Although oxygen transport (i.e. maximal cardiac output) is the usual determinant of maximal exercise capacity (i.e. VO2UAX ) in healthy humans, it is not the sole determinant of exercise performance. Whilst the potential capacity of the respiratory system has been described as being 'over-built' for exercise, a number of respiratory system functions have been linked with exercise limitation, in both trained and untrained individuals. The purpose of this research was to examine the effect exercise has on the functions of the respiratory system. For reasons which will be outlined function of the respiratory system can be described, in part, by airflow profile and breathing pattern. Initially, the tidal airflow profile and breathing pattern, at rest and during exercise of various intensities was examined; specifically looking at how tidal breathing variables are altered in response to increased metabolic demands. Initial findings were that there is vast diversity in the resting tidal breathing profile (« = 148), with significant differences (p<0.05) being observed in a number of variables between males and females. Onset of exercise alters the majority of tidal airflow characteristics but the pattern of change is similar in both sexes. Over a range of exercise intensities the termination of exercise and increased ventilation rates vary, as does the magnitude of some of the respiratory profile changes, but many of the timing changes are the same, particularly those of breathing frequency (fe), the ratio between inspiration and expiration (ti/tToi) and the late occurrence of peak inspiratory flow (tpir). This consistency of characteristic changes with exercise termination strongly suggests that they may play an important role in exercise limitation.Following maximal incremental cycling the majority of tidal breathing characteristics returned to pre-exercise values within 10 minutes of the end of exercise, including the rapid shallow breathing observed in a number of subjects, which has been associated with respiratory muscle fatigue. Subsequent trails showed that both the inspiratory and expiratory muscle's ability to produce maximum respiratory pressures was significantly impeded post exercise, probably due to respiratory muscle fatigue. Flow and volume characteristics of maximum exercise ventilation differed significantly from those obtained by the maximum voluntary ventilation manoeuvre, highlighting the inappropriateness of using the MVV as a measure of ventilatory capacity during exercise. Changes in respiratory system functions are reflected in changes in airflow profile. This thesis explores the use of profile measurements to detect and measure factors that limit exercise.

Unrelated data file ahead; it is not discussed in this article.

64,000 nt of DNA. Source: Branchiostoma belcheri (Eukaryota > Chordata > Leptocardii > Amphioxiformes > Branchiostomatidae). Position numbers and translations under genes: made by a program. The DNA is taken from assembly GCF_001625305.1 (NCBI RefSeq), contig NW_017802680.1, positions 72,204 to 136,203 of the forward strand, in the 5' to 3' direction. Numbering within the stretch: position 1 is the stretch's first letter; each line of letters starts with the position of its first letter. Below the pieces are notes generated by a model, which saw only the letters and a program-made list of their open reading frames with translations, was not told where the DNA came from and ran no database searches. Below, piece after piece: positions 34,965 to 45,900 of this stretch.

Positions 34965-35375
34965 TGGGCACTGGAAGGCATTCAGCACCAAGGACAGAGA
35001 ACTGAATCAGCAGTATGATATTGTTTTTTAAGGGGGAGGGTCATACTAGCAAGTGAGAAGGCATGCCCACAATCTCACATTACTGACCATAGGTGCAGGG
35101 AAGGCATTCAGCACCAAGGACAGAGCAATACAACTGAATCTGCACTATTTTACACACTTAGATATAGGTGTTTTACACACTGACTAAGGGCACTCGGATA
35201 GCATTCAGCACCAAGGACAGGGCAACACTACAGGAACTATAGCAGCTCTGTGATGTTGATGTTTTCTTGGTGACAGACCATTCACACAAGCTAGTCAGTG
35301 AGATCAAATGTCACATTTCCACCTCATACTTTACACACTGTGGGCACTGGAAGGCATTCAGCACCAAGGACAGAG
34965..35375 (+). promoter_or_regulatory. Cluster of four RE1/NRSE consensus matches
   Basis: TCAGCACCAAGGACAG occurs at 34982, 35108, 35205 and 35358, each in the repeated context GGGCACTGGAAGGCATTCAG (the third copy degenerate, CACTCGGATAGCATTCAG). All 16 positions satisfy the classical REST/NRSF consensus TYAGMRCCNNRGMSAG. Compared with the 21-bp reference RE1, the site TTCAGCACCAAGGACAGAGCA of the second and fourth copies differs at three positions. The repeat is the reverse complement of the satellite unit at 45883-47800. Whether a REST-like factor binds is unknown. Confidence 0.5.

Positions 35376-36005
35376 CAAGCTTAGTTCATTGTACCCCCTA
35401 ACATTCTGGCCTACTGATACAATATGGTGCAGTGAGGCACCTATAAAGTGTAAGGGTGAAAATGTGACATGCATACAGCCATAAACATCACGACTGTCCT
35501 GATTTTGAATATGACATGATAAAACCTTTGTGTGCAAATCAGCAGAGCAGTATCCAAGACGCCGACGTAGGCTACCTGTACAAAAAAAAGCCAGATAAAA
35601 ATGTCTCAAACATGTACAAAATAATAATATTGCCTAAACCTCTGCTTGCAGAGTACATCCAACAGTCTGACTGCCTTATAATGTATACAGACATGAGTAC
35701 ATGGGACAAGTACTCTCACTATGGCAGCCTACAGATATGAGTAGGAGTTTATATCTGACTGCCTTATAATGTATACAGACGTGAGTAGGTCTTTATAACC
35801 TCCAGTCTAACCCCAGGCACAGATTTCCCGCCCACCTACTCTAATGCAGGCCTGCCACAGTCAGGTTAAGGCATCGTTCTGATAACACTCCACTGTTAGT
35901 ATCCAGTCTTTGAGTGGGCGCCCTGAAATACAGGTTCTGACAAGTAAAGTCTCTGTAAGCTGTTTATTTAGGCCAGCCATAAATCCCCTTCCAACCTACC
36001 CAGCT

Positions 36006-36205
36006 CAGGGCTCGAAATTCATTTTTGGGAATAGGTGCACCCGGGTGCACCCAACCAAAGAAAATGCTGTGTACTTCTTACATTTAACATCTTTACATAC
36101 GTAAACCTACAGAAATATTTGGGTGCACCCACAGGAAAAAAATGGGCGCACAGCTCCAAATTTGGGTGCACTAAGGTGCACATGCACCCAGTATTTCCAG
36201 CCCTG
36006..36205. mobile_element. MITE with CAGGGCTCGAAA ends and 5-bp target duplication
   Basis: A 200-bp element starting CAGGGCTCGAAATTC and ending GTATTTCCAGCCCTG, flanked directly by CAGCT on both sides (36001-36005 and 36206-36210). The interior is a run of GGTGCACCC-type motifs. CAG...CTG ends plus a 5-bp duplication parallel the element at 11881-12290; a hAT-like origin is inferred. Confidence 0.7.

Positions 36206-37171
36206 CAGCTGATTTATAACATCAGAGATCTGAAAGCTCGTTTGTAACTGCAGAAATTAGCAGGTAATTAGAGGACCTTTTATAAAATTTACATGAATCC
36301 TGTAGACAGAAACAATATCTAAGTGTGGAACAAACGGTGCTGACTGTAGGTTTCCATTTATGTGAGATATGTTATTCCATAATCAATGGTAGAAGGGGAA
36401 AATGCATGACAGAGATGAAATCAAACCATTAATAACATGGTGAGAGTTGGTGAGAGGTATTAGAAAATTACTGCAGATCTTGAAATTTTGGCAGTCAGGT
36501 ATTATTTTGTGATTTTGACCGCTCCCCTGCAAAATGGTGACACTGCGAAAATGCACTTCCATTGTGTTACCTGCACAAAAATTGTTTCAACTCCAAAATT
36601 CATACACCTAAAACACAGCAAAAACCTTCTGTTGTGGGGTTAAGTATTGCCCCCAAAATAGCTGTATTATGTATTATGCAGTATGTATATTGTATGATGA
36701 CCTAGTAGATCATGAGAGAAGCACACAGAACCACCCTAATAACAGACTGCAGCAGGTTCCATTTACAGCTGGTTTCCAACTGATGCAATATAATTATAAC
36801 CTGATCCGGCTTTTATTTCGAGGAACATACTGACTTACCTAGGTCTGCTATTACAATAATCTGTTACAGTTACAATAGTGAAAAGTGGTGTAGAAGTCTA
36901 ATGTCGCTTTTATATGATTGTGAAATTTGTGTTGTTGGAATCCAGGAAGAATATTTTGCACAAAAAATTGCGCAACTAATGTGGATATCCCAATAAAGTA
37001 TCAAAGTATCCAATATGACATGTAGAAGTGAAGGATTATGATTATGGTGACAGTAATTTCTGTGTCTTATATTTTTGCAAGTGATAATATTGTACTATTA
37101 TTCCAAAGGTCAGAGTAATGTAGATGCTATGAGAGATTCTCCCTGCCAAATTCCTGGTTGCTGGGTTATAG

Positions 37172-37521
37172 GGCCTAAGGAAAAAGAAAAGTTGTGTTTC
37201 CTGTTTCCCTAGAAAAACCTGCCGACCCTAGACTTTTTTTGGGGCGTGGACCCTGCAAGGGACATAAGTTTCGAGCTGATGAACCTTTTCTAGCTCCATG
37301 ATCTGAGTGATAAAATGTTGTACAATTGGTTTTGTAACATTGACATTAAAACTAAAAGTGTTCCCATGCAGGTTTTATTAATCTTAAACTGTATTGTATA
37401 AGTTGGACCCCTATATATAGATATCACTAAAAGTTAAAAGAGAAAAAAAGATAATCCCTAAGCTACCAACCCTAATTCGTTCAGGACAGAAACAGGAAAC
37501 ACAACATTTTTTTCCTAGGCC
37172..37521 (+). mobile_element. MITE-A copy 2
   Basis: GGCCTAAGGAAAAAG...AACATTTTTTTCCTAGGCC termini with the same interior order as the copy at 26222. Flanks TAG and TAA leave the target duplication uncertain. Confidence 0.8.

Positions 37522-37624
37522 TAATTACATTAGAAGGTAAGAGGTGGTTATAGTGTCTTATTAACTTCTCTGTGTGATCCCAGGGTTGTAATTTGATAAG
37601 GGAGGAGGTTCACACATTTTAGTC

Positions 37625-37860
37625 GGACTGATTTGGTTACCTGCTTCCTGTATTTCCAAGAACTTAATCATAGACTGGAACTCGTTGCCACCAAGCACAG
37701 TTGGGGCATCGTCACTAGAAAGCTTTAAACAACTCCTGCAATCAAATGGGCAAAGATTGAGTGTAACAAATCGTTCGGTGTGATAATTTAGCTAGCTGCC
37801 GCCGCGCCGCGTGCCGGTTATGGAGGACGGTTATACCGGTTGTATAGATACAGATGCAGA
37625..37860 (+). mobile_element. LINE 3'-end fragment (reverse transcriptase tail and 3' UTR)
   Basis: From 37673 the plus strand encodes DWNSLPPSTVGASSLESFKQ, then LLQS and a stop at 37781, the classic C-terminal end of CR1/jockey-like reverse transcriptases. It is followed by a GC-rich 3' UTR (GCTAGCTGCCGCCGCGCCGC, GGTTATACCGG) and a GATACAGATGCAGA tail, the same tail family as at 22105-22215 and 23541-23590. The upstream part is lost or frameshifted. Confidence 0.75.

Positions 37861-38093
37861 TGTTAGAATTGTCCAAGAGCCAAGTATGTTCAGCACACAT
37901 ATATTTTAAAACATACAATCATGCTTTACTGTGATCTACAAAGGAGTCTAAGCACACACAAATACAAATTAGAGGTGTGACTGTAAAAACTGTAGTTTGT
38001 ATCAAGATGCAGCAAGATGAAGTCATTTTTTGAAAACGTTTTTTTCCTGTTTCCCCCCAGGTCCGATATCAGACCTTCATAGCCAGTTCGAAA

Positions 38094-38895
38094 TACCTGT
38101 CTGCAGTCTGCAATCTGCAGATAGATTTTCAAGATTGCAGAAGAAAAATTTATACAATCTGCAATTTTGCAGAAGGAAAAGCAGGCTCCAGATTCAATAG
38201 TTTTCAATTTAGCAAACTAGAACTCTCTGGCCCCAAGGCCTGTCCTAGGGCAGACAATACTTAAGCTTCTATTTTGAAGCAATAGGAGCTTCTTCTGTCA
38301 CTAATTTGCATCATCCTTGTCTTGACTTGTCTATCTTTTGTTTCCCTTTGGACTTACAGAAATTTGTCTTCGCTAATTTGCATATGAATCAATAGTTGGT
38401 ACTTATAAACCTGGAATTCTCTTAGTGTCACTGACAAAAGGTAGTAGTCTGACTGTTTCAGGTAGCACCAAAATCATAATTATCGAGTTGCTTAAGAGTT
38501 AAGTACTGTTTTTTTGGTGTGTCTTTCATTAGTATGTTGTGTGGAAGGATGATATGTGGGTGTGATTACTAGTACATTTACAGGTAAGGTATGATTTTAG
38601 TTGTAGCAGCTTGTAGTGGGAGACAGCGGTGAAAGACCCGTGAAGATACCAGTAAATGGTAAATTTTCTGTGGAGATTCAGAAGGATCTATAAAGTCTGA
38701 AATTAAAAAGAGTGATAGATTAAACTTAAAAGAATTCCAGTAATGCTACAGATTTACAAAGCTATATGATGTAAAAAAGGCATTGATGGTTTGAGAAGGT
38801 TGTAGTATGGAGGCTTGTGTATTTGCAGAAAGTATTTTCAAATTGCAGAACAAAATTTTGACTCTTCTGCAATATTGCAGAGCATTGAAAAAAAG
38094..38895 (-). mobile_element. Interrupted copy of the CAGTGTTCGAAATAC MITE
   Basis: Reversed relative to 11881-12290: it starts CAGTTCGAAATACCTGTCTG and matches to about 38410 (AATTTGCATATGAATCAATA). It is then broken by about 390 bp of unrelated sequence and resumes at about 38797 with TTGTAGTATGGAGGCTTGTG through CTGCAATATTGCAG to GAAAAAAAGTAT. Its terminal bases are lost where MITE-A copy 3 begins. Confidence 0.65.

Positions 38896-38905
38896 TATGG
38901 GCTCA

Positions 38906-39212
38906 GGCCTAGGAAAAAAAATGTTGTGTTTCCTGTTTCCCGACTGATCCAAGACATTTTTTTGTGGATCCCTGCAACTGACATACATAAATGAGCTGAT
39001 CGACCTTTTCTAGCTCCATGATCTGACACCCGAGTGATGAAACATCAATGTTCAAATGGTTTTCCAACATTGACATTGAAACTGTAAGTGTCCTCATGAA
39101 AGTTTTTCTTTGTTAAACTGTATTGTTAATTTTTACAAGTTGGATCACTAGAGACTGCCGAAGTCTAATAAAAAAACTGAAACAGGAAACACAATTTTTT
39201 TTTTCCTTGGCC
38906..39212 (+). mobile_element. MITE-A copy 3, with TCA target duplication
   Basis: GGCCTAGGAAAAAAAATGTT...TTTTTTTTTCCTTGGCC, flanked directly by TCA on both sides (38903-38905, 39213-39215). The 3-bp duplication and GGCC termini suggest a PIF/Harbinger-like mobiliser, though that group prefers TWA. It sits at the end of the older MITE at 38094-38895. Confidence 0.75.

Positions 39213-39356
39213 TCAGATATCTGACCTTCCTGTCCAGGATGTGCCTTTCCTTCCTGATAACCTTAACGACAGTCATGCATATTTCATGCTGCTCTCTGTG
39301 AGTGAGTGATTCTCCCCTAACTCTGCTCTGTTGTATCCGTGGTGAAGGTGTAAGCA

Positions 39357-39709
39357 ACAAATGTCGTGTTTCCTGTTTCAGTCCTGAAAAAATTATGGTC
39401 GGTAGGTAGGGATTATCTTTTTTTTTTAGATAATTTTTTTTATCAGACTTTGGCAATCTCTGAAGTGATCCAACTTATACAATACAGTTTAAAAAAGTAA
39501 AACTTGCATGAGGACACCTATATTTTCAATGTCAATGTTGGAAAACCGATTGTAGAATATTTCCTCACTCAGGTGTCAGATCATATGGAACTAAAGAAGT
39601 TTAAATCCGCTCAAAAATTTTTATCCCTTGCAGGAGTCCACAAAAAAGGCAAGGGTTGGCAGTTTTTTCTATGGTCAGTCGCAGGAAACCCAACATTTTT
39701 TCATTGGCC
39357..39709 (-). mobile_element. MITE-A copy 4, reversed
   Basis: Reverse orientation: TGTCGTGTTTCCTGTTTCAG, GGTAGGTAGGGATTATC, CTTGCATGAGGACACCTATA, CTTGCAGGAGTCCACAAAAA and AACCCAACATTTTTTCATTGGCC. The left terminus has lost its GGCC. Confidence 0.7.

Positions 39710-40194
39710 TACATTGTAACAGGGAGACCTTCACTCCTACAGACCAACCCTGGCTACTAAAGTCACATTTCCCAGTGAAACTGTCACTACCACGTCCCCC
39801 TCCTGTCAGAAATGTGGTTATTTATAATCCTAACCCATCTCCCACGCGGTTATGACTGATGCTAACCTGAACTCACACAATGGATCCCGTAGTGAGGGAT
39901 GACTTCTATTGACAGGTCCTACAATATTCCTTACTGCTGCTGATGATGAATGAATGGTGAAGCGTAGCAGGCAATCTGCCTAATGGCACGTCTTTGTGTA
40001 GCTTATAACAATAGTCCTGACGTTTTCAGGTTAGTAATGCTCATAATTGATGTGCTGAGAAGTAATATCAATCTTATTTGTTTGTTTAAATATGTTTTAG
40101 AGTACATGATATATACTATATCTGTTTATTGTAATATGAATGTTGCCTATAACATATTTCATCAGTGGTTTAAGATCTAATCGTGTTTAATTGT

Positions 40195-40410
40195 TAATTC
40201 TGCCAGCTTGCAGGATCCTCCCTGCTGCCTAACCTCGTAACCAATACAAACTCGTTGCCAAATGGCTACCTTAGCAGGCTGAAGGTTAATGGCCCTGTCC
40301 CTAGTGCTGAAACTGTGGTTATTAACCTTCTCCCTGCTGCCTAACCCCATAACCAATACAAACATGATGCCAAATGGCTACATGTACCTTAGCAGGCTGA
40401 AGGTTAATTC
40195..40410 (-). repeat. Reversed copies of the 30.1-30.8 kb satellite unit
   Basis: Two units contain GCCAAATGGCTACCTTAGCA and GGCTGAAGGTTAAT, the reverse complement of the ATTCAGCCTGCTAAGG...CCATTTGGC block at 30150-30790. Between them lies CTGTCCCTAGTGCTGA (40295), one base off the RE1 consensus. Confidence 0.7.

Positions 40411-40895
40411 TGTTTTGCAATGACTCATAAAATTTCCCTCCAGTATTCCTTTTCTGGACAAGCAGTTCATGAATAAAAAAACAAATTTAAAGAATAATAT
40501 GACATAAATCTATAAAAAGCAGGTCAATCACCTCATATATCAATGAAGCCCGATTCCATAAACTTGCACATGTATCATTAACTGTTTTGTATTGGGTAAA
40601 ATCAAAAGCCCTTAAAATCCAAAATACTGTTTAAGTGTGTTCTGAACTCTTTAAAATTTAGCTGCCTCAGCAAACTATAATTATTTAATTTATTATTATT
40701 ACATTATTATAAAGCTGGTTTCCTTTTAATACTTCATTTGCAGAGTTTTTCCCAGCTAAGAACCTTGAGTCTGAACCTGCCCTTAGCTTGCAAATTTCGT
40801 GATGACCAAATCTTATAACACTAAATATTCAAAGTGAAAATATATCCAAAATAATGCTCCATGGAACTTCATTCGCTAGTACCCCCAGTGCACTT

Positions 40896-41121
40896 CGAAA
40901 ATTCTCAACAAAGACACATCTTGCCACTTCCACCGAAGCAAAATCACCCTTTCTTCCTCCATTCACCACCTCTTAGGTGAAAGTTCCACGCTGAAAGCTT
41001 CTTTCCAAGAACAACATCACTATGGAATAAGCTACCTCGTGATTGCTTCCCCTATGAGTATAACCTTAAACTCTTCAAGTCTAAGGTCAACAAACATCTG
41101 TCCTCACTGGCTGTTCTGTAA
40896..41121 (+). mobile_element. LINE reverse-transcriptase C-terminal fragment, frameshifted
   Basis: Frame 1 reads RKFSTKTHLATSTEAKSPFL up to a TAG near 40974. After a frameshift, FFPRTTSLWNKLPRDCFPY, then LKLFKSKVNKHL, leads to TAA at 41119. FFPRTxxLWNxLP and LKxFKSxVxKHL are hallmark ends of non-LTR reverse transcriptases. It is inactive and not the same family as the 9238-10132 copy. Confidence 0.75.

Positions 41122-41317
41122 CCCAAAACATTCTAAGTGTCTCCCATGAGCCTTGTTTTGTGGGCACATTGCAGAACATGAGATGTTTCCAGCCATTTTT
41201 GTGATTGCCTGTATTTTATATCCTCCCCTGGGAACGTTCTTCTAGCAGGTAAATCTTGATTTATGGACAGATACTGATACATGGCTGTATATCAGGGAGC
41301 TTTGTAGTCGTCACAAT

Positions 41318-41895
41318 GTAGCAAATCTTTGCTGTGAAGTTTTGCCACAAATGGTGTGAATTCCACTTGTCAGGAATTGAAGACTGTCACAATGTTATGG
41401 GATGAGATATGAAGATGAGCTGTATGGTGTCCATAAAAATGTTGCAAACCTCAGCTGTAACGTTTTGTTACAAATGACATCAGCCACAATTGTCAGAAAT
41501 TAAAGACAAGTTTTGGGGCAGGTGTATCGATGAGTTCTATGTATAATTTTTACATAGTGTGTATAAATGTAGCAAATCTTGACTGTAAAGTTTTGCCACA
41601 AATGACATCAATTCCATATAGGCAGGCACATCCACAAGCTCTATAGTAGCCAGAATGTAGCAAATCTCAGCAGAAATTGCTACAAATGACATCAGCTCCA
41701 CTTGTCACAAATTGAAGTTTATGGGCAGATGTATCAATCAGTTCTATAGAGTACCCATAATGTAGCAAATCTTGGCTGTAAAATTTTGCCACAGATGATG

|Date of Award
|Edgar Williams (Supervisor)